You might’ve noticed that Facebook recently introduced ‘Facebook Reactions’, an evolution of the classic ‘like’ button. So instead of simply ‘liking’ a post user can further interact with the content and be more specific with their response. Users can now respond with like, love, haha, wow, sad and angry; a complete range of human emotions. When really all people asked for was a dislike button…
But the question for businesses is: how does this affect your corporate Facebook page?
Well the good news is that novelty aside, what you’re actually going to receive is more detailed feedback on published content. This is an opportunity to look at deeper insights into how people feel about your posts.
Think about it. Rather than the simple ‘like’ which essentially measured the popularity of a post, you can now measure the type of impact your posts are having to a further degree.
Let’s take a look.
Are you receiving an overwhelming amount of likes over the other six emotions?
This may be the general consensus for a while until the more sceptical Facebookers adapt to the change. But largely this is positive. A like is a show of support. A thumbs up that they’ve acknowledged your news and generally approve.
Receiving a lot of love? This is good! Love reactions are usually saved for cute kittens and fluffy puppies. This is a strong show of support for your campaign or brand and an opportunity to see exactly what kind of posts your audience feel most passionately about. Try replicating the style used for posts that receive a lot of love and seeing if your audience reacts in a similarly positive way.
It goes without saying that this is the general response to jokes and funny content. Someone just shared a GIF of Luis Van Gaal falling over. Haha! A lot of magazines and brands will be aiming for this response. But if your receiving a lot of ‘haha’ reactions in response to your latest post on growing house prices, that doesn’t really correlate and you might want to investigate a little further…
A lot of wow reactions? Good! You’re either Red Bull or you’re doing something that is genuinely surprising. Were you expecting this reaction? If you’ve posted about some insight into your company and the consensus is a ‘wow’ reaction then you have a green light to delve further. People are intrigued by your news and will probably want to know more.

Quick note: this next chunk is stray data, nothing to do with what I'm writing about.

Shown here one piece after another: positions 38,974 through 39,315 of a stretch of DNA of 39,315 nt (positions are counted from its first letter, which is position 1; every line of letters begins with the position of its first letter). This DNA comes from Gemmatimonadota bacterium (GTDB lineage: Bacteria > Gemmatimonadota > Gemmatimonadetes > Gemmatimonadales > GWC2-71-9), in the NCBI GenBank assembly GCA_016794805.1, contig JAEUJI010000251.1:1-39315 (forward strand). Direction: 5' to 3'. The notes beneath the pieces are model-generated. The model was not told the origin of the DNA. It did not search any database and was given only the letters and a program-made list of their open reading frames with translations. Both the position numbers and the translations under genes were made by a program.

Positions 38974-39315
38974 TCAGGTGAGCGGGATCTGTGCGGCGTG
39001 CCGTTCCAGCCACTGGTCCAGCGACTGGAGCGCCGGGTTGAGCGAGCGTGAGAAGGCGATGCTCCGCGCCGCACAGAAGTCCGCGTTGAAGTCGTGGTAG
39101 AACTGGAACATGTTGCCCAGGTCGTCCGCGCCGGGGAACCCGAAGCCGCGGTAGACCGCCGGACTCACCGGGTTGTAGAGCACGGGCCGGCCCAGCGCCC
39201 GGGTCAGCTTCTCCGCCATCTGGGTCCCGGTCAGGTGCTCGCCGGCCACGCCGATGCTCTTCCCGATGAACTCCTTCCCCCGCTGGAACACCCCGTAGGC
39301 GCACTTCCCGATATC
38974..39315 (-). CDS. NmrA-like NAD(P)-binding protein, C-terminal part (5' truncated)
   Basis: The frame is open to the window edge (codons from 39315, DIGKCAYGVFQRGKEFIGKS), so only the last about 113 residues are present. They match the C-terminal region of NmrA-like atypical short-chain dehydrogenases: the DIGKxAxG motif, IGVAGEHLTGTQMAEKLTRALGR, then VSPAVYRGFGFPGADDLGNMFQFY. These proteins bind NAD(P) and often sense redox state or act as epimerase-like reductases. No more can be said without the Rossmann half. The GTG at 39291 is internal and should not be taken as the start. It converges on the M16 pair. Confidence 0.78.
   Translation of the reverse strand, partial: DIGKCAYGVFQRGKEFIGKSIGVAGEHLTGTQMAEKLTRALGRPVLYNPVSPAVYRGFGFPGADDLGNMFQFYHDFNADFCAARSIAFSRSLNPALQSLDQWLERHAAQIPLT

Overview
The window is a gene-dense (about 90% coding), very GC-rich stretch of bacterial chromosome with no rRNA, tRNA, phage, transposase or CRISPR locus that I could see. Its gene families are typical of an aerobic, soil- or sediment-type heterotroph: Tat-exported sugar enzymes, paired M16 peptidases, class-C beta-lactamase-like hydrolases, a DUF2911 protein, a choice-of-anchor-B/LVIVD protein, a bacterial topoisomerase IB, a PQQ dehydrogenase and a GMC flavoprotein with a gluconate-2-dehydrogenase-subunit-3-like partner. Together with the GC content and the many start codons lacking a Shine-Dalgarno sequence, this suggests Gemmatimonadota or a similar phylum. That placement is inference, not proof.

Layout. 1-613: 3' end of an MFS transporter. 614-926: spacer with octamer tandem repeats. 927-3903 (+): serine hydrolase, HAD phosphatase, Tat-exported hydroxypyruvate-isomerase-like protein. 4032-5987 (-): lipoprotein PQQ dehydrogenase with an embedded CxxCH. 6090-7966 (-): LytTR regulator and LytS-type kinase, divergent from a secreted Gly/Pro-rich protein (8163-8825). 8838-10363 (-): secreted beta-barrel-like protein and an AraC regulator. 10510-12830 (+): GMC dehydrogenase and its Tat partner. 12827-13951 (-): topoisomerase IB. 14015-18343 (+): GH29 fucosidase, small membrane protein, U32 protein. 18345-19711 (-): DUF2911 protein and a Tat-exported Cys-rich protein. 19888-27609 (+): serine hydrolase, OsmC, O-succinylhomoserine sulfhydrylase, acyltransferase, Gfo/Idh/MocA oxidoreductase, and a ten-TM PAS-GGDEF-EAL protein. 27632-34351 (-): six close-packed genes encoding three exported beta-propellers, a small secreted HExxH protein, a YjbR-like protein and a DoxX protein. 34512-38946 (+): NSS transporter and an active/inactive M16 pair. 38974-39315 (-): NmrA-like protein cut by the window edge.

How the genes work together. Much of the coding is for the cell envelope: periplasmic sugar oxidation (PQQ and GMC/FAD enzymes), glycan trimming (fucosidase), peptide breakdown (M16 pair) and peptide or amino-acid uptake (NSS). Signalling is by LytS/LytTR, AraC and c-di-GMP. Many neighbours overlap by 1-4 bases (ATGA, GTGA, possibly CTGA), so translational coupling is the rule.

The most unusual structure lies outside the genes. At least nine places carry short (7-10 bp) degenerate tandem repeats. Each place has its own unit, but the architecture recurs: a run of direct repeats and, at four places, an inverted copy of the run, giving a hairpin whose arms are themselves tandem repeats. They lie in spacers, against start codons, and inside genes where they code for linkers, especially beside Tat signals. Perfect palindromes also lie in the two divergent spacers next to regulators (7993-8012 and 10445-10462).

No-one wants to make people sad so this is one of those red flag moments. People will usually only push this button as an emotional response to something, for example, a listicle along the lines of ‘the top five saddest moments in movie history’ will warrant a sad reaction (obviously). But if you’ve received a couple of these along your way on posts usually disassociated with sadness, then this may have been a reaction to something else; perhaps a reaction to wider circumstances, e.g. poor customer service or negative feelings towards your brand, and definitely something to investigate further.
This one is a biggie! People only click this when they have a strong feeling of discontent towards something. The big thing you need to check here is whether people are angry against the cause you’re supporting, or whether they are angry directly at you. And unless your post is associated with a political campaign you should probably take a closer look.
If you’re receiving a majority of angry responses something isn’t right. You should reevaluate the content you are posting and possibly take a look at the overall process of your current campaign.
The big takeaway from all of this is don’t just measure the amount of engagement, measure the type!
Tweets by @CiceroGlobal